Interview With Ann Bracken

Generous LPR contributor Ann Bracken has out a memoir in verse called, “The Altar of Innocence.” New Academia Publishing/Scarith published the book on January 30, 2015, and it’s available on their site as well as and Barnes & Noble.

Bracken most recently appeared in LPR’s Food Issue with an interview of Grace Cavalieri. She interviewed Nancy Naomi Carlson in our Music issue and contributed an essay “Crafting a Bridge to Healing” to our Social Justice issue. Her poems “Adultery” and “Wine and Water” appeared in our Make Believe and Water issues, respectively.

I had the opportunity to catch up with Ann just as she began another semester at University of Maryland.

Ann Bracken knows about healing. As a writer, teacher and expressive arts consultant, she is skilled at harnessing the power of creativity to bring light into the darker areas of our lives. So it is no surprise that her new book, The Alter of Innocence: Poems, emphasizes spiritual empowerment and recovery. Despite the dark subject matter—her mother’s mental illness and suicide attempt, her own struggle with depression and an unhappy, sometimes verbally abusive marriage—it is a tone of compassion, not resignation or resentment that runs through the beautiful poems in the collection. “The book was an instrument of forgiveness,” she tells me as we chat on the phone on a chilly January day.  She says she had long ago come to understand the role her mother’s illness played in her behavior. But through writing, she gained greater insight into her husband’s actions, which she believes were partly the result of his fear and an inability to influence the course of her depression. Most importantly, in coming to see her depression as a spiritual illness she has learned to forgive and heal herself. It’s a message she can now share with the rest of us.

ER: Congratulations on your new book, The Alter of Innocence! The writing is lovely and poignant. The poems in this collection all relate to one another and tell a definite story, like a memoir in verse. How did you decide on this structure?

 Ann Bracken: Thank you, Emily, for reading The Altar of Innocence and for this chance to talk about my process. I’m glad you found my story moving.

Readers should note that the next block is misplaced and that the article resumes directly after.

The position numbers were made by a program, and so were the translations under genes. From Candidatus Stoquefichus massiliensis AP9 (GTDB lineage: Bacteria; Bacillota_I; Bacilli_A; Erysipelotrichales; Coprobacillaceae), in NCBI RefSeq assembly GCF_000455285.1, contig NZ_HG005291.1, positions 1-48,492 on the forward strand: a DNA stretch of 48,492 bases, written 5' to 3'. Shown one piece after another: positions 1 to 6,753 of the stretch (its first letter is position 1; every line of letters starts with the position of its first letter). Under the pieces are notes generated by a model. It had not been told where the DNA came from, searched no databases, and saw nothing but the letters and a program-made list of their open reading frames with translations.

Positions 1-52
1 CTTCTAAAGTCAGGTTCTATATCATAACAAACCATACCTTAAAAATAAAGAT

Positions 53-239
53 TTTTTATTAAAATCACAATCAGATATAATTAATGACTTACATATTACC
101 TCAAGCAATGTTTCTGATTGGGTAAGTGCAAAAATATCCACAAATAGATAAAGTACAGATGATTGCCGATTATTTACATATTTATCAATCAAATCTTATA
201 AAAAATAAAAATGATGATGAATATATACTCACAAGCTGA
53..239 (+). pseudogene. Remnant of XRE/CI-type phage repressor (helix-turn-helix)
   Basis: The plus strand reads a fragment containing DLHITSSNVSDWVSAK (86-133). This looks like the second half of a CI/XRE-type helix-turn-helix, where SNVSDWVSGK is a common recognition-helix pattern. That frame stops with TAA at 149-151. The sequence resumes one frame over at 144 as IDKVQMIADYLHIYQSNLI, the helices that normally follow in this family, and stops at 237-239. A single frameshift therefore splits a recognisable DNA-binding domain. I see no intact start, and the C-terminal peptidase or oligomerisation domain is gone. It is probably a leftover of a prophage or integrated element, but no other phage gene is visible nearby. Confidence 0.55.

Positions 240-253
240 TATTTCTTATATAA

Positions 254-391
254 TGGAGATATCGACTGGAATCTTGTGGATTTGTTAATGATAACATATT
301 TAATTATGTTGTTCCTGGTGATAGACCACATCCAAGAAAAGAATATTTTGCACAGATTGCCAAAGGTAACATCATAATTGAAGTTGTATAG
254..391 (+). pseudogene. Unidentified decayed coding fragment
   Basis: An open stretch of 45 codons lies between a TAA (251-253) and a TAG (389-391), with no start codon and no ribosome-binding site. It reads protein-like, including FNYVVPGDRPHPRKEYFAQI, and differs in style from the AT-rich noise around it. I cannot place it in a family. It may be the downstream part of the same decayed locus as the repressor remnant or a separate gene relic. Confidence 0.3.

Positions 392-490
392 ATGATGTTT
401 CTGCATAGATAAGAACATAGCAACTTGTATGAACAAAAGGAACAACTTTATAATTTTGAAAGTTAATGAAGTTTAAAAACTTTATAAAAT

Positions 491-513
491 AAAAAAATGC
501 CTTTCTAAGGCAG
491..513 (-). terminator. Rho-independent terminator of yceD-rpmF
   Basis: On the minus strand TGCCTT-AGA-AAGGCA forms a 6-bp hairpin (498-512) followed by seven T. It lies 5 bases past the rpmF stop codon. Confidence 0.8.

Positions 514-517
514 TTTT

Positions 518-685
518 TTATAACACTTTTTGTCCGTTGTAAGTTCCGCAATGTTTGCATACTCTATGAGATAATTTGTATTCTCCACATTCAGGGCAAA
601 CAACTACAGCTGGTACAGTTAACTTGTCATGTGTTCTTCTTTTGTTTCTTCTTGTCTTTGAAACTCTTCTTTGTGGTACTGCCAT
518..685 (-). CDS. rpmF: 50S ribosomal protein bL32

Originally I started to write a chapbook that would cover my growing-up years and lay the foundation for another book that would deal with my own depression and the eventual decision to leave my marriage.  As I looked for contests to enter and reviewed the guidelines, I realized my collection was too long for most of the chapbook contests.  I decided to keep going and put the two sections together.  One goal that I had was to use the poems about my childhood to foreshadow similar events in my  adult life.

ER: I admire the way you apply adult understanding and compassion to the nightmarish and heartbreaking events of your childhood. I wonder if your attitude toward your mother evolved as you were working on these poems or did you start out from a place of forgiveness?

AB: I think I always had compassion for my mother. Over the years, I realized that she made choices in her life, and even though they seemed to lock her in an endless prison, I really tried to understand her.  When I was growing up, one question that haunted me was discovering the cause of my mother’s depression. Somehow the idea of a lifelong depression that began in her postpartum experiences did not add up.  In the late 90s I discovered a series of original watercolor dress designs that were more or less buried in my parents’ basement storage room. I was so taken with my mother’s designs that I had them professionally framed and then took them to her in the nursing home. When Mom saw the paintings she told me—for the first time in my life—that she had always wanted to be a fashion designer.  One of the saddest memories I have is when, as a child,  I would ask my mother to teach me how to draw, and she answered by hanging her head and saying, “I can’t.”

ER: Your mother was a talented young woman who sacrificed a lot of herself to her family. Would a creative outlet have helped her?

AB: Mom’s paintings have hung in my living room for the past fifteen years, reminding me of her unrealized dreams. And I can see myself as a teen observing her very physical manifestations of anxiety—hand-wringing, hunched posture, and hyperventilation.  I remember thinking, “I’ll never be like my mother.”  In my mind, I think I meant I would never fall apart the way she did. Or at least I wouldn’t look like I was falling apart!  Years later, when I thought about my own writing and how I only wrote when school was out for the summer, I realized I would be like my mother if I didn’t do more to make my dreams come true. My own dreams about being a writer. Ultimately, Mom inspired me.